Macular degeneration – also referred to as Age-related macular degeneration – is the gradual weakening of your macula. In fact, the macula is the small central area located in the retina (at the back of your eye). This small but essential part of the eye takes control of your visual acuity. With that being said, deteriorated or weakened macula can affect your central vision significantly and cause blurriness, distorted image, and darkened areas. In fact, as of today, macular degeneration is recognized to be the leading cause of severe vision loss particularly among the people who are above 65 years.
Macular degeneration is a result of the part of your body’s natural aging process. That is why the most common version of macular degeneration is referred to as age-related macular degeneration. In fact, AMD (age-related macular degeneration) comes in two forms.
Dry AMD/Atrophic AMD
The most common type of AMD (about ninety percent) is called dry AMD or atrophic AMD. Such condition develops when the tissues of your macula become thin as you age. The result of this dry AMD is the slow loss of vision.
Wet AMD/exudative AMD
About ten percent of people experience wet AMD or exudative AMD. In fact, wet AMD is considered to be a pretty severe condition compared to dry AMD. According to the experts, wet AMD occurs due to the abnormal growth of blood vessels. These vessels will drip both blood and fluid causing the scar on the macula. Those who experience wet AMD will face more intense vision loss faster.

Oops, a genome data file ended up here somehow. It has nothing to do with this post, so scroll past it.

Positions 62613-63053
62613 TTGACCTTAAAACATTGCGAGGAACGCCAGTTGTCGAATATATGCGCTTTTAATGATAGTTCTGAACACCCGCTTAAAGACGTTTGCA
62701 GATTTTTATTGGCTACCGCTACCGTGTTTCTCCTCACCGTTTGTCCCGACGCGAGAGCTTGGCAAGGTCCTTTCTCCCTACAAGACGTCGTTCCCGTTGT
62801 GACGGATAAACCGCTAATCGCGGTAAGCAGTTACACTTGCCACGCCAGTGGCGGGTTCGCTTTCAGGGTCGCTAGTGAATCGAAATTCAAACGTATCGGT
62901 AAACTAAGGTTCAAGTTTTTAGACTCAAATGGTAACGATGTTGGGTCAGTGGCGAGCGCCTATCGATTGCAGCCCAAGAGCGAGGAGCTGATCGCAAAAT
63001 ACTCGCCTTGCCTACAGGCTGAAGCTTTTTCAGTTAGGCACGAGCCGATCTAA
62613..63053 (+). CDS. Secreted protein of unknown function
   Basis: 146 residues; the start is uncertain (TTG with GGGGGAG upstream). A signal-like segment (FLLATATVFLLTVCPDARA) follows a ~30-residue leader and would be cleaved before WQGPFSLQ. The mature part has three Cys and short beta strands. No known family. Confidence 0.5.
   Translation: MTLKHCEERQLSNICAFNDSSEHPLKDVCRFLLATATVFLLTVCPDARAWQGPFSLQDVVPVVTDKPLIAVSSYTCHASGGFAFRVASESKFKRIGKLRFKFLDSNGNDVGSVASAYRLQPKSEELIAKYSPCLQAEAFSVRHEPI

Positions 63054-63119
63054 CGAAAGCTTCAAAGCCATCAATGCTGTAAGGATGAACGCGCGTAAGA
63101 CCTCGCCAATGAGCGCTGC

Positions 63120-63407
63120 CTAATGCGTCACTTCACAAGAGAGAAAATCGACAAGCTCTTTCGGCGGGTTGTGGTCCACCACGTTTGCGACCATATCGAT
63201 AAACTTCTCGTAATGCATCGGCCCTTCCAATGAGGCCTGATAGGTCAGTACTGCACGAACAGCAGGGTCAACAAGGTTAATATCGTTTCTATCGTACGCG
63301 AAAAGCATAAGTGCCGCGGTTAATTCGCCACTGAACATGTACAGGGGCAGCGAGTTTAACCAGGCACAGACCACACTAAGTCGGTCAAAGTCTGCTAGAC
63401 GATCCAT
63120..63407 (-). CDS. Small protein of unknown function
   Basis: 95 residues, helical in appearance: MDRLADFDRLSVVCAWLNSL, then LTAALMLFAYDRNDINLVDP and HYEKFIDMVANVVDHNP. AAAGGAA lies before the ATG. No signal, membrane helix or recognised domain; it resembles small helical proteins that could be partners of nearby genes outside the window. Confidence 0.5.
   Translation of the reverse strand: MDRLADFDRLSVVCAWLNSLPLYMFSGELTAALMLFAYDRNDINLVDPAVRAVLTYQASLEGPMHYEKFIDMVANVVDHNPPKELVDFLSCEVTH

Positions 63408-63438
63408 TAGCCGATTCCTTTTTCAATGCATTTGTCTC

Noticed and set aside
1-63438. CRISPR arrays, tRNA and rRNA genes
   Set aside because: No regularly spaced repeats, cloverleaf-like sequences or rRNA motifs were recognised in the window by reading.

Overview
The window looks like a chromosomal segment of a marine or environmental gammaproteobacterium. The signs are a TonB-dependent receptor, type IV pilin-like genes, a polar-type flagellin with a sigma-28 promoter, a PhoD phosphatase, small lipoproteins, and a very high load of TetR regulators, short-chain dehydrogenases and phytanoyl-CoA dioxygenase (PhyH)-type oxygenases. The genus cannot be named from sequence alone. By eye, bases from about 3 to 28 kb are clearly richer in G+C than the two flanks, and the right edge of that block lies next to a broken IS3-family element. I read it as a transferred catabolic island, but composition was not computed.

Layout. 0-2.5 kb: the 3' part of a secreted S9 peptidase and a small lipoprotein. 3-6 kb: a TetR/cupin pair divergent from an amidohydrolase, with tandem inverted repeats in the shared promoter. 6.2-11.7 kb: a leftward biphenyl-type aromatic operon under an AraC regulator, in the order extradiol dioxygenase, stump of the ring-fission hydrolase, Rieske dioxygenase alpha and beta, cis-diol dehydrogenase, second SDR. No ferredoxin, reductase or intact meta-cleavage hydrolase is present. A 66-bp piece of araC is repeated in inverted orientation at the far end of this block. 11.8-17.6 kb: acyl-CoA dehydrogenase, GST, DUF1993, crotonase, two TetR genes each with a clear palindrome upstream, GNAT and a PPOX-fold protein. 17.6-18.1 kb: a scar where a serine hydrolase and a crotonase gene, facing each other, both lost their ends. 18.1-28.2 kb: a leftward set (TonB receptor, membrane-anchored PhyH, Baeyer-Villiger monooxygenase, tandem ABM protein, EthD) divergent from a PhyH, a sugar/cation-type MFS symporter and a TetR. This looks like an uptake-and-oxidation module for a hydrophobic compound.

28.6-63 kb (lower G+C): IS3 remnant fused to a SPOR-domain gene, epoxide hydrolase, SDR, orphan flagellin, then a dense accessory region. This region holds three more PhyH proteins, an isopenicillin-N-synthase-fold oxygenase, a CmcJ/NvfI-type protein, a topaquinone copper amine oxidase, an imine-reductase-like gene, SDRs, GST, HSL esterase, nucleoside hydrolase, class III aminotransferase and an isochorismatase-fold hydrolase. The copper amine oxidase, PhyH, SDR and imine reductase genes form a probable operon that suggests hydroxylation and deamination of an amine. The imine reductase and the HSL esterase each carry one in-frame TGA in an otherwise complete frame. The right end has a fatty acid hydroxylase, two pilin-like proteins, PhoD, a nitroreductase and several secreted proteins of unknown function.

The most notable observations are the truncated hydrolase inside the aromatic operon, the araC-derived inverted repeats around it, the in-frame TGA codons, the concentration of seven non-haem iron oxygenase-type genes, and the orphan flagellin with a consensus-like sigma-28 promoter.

Some common symptoms of macular degeneration
– Darkened or empty patches within the vision
– Distorted vision
You cannot use medications or surgeries to treat dry AMD. However, dry AMD patients can experience significant improvement with the assistance of magnification lenses. When it comes to wet AMD, on the other hand, thermal laser, anti-VEGF injections, and thermal laser are used collectively as treatments.
The apparent result of diabetes is increased sugar levels within the body. That is because diabetes prevents your body from utilizing sugar prominently. Eventually, the blood vessels in the retina will affect, and the retinal will start to malfunction. This particular issue is commonly regarded as diabetic retinopathy. In fact, diabetic retinopathy is among the most common causes of blindness.
Diabetic retinopathy comes in two versions.
– Non-Proliferative Diabetic Retinopathy
This is the initial stage of the issue in which the retinal blood vessels start to break and leak.
– Proliferative Diabetic Retinopathy
Proliferative diabetic retinopathy is the condition in which the patient will experience abnormal growth of new blood vessels. As a result of this abnormal growth conditions like vitreous hemorrhage, retinal detachment or scarring can occur. Eventually, the patient will experience vision loss.
Symptoms of diabetic retinopathy
– Difficulty of reading
– Distorted or blurred vision
– Floaters in the vision
– Loss of vision (either partial or total)
– Shadow or veil in the field of vision
Retinal Vascular Disease
The blood vessels have to transport blood from and to the retina. The smaller branches of retinal veins transport blood towards the larger central retinal vein. Also, it drives blood away from the eye too. In the event of blocked or obstructed veins, the patients can experience retinal vein occlusion.